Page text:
Perfect Tense in French

The perfect tense is one of the past tenses in French.

In English it is equivalent to the situation where in English we say “have –ed” or simply “–ed” for example, “I have talked” as well as “I talked”, etc. This one past tense in French is often therefore used to cover what is two past tenses in English. (There is however also the imperfect tense, which we will be covering shortly).

How to form the perfect tense in French

The first stage:-

During the first stage you form the perfect tense is by using the appropriate form of “avoir” (to have) or “être” (to be) as follows:

J’ai = I have

Tu as = You have (informal & singular)

Il/elle a = He/She has

Nous avons = We have

Vous avez = You have (formal &/or plural)

Ils/Elles ont = They have


Je suis = I am

Tu es = You are (informal & singular)

Il/elle est = He/She is

Nous sommes = We are

Vous êtes = You are (formal &/or plural)

Ils/Elles sont = They are

Should I use avoir (to have) or être (to be)?

Generally (but not always!) movement verbs require you to use “être” and non-movement verbs require you to use “avoir”. In addition reflexive verbs require you to use “être” when forming this past tense.

The second stage: During the second stage you work out what the “past participle” is. With regular verbs you do this as follows:-

  • “er” ending verbs replace the “er” with “é” (e.g. jouer becomes joué)

  • “ir” ending verbs replace the “ir” with “i” (e.g. partir becomes parti)

  • “re” ending verbs replace the “re” with “u” (e.g. vendre becomes vendu)

The third stage: During the third stage you put the appropriate part of “avoir” (for non-movement verbs) or “être” (for movement verbs). This is followed by the appropriate past participle. Examples:

Jouer = To play

J’ai joué = I have played/I played

Tu as joué = You have played/You played

(Note: jouer – to play is a non-movement verb, so uses “avoir”)

Aller = To go

Je suis allé = I have gone/I went

Tu es allé = You have gone/You went

(Note: aller – to go is a movement verb, so uses “être”)


Why? The “past participle” must agree with the gender and number of the people being referred to when you use an ‘être’ verb.

  • Je suis allé = I have gone/I went (“I” is one male)
  • Je suis allée = I have gone/I went (“I” is one female)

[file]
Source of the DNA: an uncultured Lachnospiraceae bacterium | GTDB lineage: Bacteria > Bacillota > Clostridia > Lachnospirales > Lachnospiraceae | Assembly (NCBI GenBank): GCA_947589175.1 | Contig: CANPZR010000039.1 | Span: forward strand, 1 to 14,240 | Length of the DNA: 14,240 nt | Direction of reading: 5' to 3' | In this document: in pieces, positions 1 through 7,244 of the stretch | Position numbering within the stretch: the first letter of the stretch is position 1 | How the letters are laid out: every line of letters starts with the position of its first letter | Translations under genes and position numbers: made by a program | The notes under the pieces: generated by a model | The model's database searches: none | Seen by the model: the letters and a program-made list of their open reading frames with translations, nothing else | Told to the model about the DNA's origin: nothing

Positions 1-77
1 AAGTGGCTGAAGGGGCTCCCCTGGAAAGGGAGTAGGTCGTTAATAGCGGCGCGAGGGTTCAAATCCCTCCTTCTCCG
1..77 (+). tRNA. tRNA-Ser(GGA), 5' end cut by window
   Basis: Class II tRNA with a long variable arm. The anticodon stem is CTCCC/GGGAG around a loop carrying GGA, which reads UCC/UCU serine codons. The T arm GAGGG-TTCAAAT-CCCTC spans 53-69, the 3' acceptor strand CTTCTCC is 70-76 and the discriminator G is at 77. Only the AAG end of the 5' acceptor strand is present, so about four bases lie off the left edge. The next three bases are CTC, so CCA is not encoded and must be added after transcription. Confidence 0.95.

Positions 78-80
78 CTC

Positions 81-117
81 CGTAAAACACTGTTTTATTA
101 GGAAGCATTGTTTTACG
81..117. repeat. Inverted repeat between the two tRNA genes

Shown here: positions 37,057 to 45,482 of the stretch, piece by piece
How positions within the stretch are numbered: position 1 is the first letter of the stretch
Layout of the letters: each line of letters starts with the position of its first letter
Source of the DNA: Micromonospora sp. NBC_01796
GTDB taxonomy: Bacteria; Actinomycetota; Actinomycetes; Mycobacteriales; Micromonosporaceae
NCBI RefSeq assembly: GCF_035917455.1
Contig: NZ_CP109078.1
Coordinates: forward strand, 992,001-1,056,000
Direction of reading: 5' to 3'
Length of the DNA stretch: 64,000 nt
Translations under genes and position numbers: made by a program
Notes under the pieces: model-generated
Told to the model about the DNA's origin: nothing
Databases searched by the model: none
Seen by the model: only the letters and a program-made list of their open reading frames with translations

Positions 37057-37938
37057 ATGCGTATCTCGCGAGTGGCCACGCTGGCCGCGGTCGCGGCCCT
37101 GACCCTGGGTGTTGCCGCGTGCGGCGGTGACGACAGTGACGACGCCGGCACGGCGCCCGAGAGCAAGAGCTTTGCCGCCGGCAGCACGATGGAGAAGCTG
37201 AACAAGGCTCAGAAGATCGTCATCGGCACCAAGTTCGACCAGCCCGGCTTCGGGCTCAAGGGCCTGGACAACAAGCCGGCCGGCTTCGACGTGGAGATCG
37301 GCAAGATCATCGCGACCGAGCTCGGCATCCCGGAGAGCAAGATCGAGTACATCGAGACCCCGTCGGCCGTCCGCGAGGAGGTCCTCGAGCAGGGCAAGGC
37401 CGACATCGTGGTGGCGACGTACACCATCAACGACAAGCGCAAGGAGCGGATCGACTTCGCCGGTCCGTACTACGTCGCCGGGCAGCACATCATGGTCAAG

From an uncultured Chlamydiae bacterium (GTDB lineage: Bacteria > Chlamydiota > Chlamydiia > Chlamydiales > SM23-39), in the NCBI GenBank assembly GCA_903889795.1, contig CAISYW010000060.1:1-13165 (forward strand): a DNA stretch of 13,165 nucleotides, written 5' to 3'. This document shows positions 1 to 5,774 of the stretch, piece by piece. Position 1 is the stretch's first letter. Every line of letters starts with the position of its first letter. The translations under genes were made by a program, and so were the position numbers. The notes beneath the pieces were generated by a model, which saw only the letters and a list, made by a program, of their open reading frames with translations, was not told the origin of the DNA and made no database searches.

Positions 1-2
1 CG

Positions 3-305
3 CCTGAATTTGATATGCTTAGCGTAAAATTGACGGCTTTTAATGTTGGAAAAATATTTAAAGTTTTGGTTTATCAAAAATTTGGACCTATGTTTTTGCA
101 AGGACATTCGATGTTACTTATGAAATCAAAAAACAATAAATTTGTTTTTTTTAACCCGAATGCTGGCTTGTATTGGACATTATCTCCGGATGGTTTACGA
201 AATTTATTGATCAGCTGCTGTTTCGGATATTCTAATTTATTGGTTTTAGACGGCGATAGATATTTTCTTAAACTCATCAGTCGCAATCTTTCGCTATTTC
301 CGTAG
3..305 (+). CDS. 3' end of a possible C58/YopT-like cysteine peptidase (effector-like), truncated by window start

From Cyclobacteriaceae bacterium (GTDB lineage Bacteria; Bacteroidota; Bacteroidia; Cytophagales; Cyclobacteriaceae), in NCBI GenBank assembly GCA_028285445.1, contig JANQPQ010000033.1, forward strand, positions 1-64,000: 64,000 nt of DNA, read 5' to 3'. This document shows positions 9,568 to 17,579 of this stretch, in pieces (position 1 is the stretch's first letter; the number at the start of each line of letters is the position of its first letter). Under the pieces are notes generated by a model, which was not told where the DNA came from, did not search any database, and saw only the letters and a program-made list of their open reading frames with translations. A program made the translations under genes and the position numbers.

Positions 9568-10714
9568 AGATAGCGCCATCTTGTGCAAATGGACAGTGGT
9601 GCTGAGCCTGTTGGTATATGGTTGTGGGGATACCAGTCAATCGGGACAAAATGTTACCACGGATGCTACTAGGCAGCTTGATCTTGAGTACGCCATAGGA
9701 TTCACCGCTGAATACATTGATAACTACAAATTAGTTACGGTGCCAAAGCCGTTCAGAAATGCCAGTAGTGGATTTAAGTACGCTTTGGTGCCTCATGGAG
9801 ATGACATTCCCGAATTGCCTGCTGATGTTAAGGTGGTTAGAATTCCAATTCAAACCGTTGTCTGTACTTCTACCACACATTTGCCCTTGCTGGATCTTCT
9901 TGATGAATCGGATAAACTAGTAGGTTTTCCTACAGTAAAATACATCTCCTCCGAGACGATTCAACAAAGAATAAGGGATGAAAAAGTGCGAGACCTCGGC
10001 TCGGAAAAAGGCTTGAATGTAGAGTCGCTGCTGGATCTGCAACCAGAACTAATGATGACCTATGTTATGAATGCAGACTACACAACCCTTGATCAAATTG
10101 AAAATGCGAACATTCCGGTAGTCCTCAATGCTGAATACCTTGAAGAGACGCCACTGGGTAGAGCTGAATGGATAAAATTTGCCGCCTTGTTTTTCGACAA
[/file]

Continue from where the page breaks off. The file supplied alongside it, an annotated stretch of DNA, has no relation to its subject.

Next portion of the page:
• Nous sommes allés = We have gone/We went (“We” are males or a mix of males & females)
  • Nous sommes allées = We have gone/We went (“We” are all females)

Irregular past participles

Unfortunately there are some irregular past participles which need to be learned. (Just like in English our past participles do not always end in –ed).

These are some of the main irregular “avoir” past participles:-

apprendre (to learn) – appris (learnt)

avoir (to have) – eu (had)

boire (to drink) – bu (drunk)

conduire (to drive) – conduit (driven)

connaître (to recognise/to know) – connu (recognised/knew)

courir (to run) – couru (ran)

devoir (to have to) – dû (had to)

dire (to say/to tell) – dit (said/told)

écrire (to write) – écrit (written)

être (to be) – été (been)

faire (to do/to make) – fait (done/made)

inclure (to include/to enclose) – inclus (included/enclosed)

lire (to read) – lu (read)

mettre (to put) – mis (put)

ouvrir (to open) – ouvert (opened)

pouvoir (to be able to) – pu (been able)

prendre (to take) – pris (taken)

recevoir (to receive) – reçu (received)

rire (to laugh) – ri (laughed)

savoir (to know) – su (known)

tenir (to hold) – tenu (held)

voir (to see) – vu (seen)

vouloir (to want) – voulu (wanted)

vivre (to live) – vécu (lived)

These are some the main irregular “être” past participles:-

devenir (to become) – devenu (became)

mourir (to die) – mort (died)

naître (to be born) – né (born)

venir (to come) – venu (came)

I hope the above post has given you a good understanding of how to form the Perfect Tense in French. Feel free to contact me with any questions or to book French lessons with me. (For more information about my foreign language tuition services, please click here).

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